So sort of with that theme, EJ (Eric Johnston) who plays Batman, knowing that I'd done that sort of creative volunteerism before, came over to my house for a summer barbecue about 3-4 months before Batkid and said, "What are you doing November 15th? Just say yes." And so I'm like looking at my calendar and I'm like, "Uh, yes? What am I agreeing to?" He said, "I want you to get dressed up and get chased around by a five-year-old kid for charity." I said, "That sounds like an excellent use of my time. Definitely. That's literally the best thing that I could be doing on any day." So, I was very keen to be a part of it. I also know that if EJ's doing something, it's going to be life-changing and amazing and world-repairing.
At the time, it was pitched as a 50-200 person, run-around-a-climbing-gym thing, and of course it ballooned into something else entirely and turned into this massive statement that we were unintentionally making about local volunteerism, about coming out and supporting somebody, about the community, about care, about kindness. Once it started really rolling, I just kind of dug my heels in and got more and more involved.
The kind of people I'm surrounded with here in the bay area have the mentality of, "I have to do this thing, and when I do it, I'm going to do it with all of my might." I hope when people see the movie, they think, "You know, I'm really good at insert skill here. I bet one of the many local charities that are in my own community would benefit from that."
Guff: You spoke to the idea that it started out as a couple hundred people and ballooned into this crazy thing. Did you have a feeling while it was happening during the day at any point that it was going to be way bigger than you thought?
PW: I knew two weeks in advance. In fact, it went viral and…
MJ: That's when we knew, yeah.
Guff: Two weeks before?
PW: Well, I was at our fundraiser in Monterey and I featured ten wishes at our auction that were in process. One of them was this one. After my talk, people came up and started to ask, "When is this wish?" They were making flights and plans to come to San Francisco, so I knew that it was a thing.
And then the story was picked up from what we think was Mike Jutan's post. Over the weekend it picked up steam and by Tuesday, we started getting calls from traditional media because it was blowing up on social media.
Toward the end of the week, I had the wherewithal to put up an RSVP form to get a sense of how many people were coming, because I'm watching Twitter and I'm reading about people from Ohio and Philadelphia and Las Vegas and LA who are planning to come and I'm thinking, "Oh my god!" So I put up this RSVP form and at the end of the day we had 17,066 RSVPs, and over 25,000 showed up. So I knew 17,000 people were coming but I didn't know 25,000 were coming.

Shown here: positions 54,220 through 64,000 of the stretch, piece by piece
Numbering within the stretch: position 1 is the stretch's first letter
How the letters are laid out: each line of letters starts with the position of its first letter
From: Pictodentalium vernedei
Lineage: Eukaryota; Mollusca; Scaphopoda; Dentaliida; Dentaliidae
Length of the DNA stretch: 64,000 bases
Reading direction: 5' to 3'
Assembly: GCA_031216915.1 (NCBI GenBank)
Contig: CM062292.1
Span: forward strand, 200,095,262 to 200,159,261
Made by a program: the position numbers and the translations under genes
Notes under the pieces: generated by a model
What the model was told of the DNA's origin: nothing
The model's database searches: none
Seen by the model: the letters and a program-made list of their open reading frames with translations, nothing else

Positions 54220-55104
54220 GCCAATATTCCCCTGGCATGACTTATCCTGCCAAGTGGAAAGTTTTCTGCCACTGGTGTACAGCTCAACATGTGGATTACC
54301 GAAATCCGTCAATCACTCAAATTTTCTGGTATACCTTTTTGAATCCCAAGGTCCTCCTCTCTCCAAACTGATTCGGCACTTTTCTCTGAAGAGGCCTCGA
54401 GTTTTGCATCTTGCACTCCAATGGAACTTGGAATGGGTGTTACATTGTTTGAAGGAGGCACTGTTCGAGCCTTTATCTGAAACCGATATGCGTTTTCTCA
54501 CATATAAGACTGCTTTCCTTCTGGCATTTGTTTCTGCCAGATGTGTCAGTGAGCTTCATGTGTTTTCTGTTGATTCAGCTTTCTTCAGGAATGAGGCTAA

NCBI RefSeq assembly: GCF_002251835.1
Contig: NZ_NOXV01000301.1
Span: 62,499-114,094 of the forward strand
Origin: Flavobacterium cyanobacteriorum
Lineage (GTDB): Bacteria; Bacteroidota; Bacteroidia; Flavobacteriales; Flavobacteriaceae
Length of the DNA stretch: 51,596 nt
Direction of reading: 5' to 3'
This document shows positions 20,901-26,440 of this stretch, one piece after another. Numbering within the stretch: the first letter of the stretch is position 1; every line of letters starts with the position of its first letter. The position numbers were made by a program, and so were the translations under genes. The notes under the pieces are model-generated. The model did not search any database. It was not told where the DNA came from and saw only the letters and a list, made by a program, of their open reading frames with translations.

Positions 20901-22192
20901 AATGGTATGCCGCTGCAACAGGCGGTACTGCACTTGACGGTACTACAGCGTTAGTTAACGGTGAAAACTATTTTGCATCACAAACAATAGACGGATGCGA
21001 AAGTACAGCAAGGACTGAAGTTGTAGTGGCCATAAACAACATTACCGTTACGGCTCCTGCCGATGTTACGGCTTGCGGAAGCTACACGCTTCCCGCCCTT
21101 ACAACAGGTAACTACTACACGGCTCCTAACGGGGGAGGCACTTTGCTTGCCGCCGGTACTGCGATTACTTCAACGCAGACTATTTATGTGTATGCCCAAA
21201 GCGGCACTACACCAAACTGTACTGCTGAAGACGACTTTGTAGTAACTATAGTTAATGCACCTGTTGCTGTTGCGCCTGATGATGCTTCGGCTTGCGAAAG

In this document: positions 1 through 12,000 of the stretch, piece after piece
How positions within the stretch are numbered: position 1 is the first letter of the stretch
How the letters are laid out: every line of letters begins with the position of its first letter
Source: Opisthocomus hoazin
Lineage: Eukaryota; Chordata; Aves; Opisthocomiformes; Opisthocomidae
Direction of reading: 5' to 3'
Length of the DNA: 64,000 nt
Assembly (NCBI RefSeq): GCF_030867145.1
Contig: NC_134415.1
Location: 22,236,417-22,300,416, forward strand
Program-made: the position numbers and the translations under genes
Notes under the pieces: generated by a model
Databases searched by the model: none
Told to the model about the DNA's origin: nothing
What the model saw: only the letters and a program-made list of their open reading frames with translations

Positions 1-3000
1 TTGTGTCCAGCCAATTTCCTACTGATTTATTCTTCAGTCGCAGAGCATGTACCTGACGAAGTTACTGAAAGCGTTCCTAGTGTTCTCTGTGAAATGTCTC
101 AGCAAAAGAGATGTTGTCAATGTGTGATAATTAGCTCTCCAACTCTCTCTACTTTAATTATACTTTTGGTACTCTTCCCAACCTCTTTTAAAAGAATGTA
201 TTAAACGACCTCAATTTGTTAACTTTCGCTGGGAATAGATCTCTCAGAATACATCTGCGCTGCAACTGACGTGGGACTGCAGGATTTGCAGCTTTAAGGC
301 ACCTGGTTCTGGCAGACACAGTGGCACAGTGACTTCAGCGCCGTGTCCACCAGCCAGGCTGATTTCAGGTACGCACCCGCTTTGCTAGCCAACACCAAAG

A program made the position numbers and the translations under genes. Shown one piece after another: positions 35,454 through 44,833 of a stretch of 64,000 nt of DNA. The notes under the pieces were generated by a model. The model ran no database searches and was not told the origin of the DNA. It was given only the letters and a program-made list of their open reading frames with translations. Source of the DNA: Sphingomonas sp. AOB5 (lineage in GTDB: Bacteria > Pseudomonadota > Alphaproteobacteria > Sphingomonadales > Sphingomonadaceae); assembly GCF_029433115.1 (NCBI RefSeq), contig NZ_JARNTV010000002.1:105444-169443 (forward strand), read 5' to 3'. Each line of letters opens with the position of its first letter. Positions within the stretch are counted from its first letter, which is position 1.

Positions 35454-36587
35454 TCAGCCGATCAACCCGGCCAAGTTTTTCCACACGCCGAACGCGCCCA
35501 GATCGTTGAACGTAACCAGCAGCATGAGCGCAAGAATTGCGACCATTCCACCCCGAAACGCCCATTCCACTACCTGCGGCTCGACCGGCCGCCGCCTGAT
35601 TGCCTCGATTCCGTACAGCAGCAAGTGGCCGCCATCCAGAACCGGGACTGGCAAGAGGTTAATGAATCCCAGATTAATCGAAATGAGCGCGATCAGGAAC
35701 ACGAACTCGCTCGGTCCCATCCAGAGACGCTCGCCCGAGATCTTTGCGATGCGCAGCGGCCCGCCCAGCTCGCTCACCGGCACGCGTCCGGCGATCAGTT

Guff: That's incredible.
PW: Another crazy thing is that, and I never even gave a thought that this was a possibility, but there were three news helicopters and two airplanes, so because they followed the wish the entire day, everyone knew where we were and that only added to the crowd. More and more people came to see what was going on.
Guff: Well good for you for seeing that beforehand! So, Miles being a little kid, probably didn't realize the scope of this event. What do you imagine his reaction will be when he's old enough to see the movie and to understand?
PW: Well he's seen the film, so that's pretty cool. Dana, do you want to talk about what the family said about him watching the documentary?
DN: Oh sure yeah. They watched it and he loved it. He wanted to watch it again the next day and the next day. I think with kids, they don't have perspective of what 25,000 people are, and they don't know what Twitter is, so Miles still believes it happened. I was a little nervous about him watching the film because I thought it would kind of give it all away, but it worked out.
PW: One of my favorite things about this is that he was oblivious. Thank goodness he's five. So that part is kind of lovely.
On the Sunday after the event, The Chronicle reprinted the handout that was given out the day of the wish that said, "Batkid Saves City." They put it on the front page of The Chronicle on a Sunday. So Miles was walking around with his family in Union Square, saw that on the newsstand, and he turned to his mom and said, "You know, I'm available if they need me to save lives today too."
Batkid Begins is out on Blu-ray and DVD October 6, 2015 and is available for streaming on various platforms.